5. Deschutes Brewery Hop Trip Pale Ale // Deschutes Brewery Mirror Pond Pale Ale (Bend, OR) 5.9% // 5.0% ABV

It’s a tough call with Deschutes Brewery. On the one hand there’s the perennial favorite Deschutes Mirror Pond Pale Ale, a smooth and balanced Cascade hop-heavy APA that you can find year round. On the other hand there’s the seasonal treat Deschutes Hop Trip, a punchy local Centennial hop-based APA with spicy and citrusy notes perfect for autumn. But no matter which hand you’re looking at, you have a pale ale voted among the top one hundred highest rated world class-level APAs of all time—so why not both?

6. Firestone Walker Brewing Company Pale 31 (Paso Robles, CA) ABV 4.9%

The “31” in Firestone Walker Brewing Company’s Pale 31 represents California, the 31st state in the union. Crisp and sunny with subtle hops, Pale 31 has been a formidable ambassador for West Coast pale ales over the last decade, picking up over a dozen awards including four Gold Medals (plus a Silver and a Bronze) at the World Beer Championships between 2003 and 2012.  

7. Lagunitas Brewing Company New Dogtown Pale Ale (Petaluma, CA) ABV 6.1%

Lagunitas Brewing Company can get away with its self-deprecating “Lagunitas sucks” humor because its legion of fans knows differently. Lagunitas leads off its description of its New Dogtown Pale Ale by noting that it no longer tastes like the brewery’s first pale ale attempt in 1993, which it says, “tasted like broccoli and kerosene and the carbonation ate right through and drained your stomach into your gut.” The version that beer drinkers enjoy today tastes a lot more like sweet fruity hops and toasty malts, balanced but aggressive enough to keep the hop heads happy.  

8. Anchor Brewing Liberty Ale (San Francisco, CA) 5.9% ABV

There’s some debate over whether Anchor’s Liberty Ale can best be described as an IPA or an APA—but as the brand itself states: “It doesn’t matter where one chooses to place Liberty Ale. It fits comfortably as either, and also stands alone in a category all its own.” We’ll take it and run with it because Anchor’s aromatic Cascade dry-hopped Liberty Ale, first introduced in 1975, helped shape the course of California craft beer as we know it. Anchor Brewing has grown a lot since 1975, currently ranking as the 21st largest craft brewery in the US, and its Liberty Ale remains a craft beer staple.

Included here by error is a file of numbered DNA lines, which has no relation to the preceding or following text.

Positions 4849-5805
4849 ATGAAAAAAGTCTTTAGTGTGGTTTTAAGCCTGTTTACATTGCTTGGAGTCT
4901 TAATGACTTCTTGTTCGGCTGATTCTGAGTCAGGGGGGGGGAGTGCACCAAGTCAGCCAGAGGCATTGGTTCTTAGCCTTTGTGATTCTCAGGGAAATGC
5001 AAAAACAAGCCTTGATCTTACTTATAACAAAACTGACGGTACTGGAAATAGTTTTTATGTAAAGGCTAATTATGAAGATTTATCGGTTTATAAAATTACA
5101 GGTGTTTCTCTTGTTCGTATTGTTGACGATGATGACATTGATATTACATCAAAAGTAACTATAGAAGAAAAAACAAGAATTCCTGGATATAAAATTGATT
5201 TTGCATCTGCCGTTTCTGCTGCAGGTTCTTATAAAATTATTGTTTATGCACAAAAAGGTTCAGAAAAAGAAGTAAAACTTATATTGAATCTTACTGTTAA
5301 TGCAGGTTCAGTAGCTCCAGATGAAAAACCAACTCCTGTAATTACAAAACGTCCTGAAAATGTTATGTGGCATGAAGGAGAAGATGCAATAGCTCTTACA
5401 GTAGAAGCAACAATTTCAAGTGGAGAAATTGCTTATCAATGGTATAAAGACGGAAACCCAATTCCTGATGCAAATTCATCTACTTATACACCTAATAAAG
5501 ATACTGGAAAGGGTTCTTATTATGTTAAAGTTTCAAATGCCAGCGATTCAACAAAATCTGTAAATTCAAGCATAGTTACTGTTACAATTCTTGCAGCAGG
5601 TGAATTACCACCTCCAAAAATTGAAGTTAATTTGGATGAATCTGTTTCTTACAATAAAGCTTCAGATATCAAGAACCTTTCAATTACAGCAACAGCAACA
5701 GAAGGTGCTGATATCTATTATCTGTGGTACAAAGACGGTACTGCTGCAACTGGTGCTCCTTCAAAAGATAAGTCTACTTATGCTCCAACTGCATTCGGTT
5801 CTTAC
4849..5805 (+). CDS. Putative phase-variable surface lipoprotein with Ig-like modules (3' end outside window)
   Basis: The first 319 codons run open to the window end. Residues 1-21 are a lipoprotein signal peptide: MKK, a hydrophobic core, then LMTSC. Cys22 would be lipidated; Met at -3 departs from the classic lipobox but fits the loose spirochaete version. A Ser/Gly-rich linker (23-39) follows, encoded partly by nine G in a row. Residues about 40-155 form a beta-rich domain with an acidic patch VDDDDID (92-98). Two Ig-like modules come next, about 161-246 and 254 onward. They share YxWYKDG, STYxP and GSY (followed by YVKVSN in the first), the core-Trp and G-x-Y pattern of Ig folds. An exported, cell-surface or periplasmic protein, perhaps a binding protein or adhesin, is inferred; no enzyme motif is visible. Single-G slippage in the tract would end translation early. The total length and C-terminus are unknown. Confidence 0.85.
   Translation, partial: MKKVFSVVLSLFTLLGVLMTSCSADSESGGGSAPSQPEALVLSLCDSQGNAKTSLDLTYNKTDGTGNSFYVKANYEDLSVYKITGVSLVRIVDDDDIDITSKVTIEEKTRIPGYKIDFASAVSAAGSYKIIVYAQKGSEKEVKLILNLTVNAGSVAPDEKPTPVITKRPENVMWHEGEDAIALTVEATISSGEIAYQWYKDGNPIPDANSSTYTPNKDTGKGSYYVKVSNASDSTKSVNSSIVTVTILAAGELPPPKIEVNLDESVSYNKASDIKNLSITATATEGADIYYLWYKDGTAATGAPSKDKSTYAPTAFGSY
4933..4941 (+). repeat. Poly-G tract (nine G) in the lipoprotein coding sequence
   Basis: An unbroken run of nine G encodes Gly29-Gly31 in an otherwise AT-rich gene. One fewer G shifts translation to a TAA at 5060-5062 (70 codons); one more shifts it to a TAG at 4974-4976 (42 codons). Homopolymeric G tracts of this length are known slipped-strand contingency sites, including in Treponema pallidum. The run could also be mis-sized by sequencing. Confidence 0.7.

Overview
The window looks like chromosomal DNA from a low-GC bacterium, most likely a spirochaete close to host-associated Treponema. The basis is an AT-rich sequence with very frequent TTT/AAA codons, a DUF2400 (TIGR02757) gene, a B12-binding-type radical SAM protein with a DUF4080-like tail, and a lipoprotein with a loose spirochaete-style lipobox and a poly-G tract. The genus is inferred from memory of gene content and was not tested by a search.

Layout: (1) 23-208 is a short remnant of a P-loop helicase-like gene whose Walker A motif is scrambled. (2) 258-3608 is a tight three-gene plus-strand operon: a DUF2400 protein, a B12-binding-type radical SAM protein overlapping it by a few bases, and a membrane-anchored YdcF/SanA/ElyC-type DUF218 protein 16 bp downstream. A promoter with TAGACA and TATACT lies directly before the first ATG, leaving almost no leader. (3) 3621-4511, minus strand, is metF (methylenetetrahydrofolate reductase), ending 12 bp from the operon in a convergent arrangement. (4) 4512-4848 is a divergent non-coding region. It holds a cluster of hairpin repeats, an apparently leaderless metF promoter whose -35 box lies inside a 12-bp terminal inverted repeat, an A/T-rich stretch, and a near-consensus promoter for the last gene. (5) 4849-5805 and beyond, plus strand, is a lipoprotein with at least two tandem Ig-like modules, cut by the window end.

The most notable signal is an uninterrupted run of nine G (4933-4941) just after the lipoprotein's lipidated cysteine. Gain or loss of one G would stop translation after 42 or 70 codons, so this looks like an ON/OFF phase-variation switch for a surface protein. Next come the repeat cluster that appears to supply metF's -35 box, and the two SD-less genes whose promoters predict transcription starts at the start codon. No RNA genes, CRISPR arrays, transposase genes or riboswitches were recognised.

9. Green Flash 30th Street Pale Ale (San Diego, CA) 6.0% ABV

San Diego-based Green Flash Brewing Co. has never been one to shy away from hops, and its tribute to San Diego’s fabled 30th Street beer corridor is no exception. Made with Warrior, Cascade and El Dorado hops, it’s both a strong pale ale in its own right and a perfect gateway for introducing novices to stronger IPAs. With the brewery’s steady growth and recent acquisition of celebrated Alpine Brewing Company, Green Flash is well on its way to sharing its hometown homage with every beer drinker from coast to coast.

10. Kona Fire Rock Pale Ale (Kailua-Kona, HI) 6.0% ABV

Kona Brewing Company has been serving up its crisp, hoppy Fire Rock to pale ale fans on the big island since the mid-1990s. Nearly 20 years later the Hawaii-based pale ale has achieved international recognition, still winning global awards like the APA Bronze at the Australian International Beer Awards in 2013. In 2010 Kona was acquired by Craft Brew Alliance, granting the brewery access the extensive distribution system of AB InBev, a partial stakeholder in the company. This may put Fire Rock’s craft status into question. But with annual barrel production of around 220,000, it’s still a small brewery doing big things with a lot of room to grow.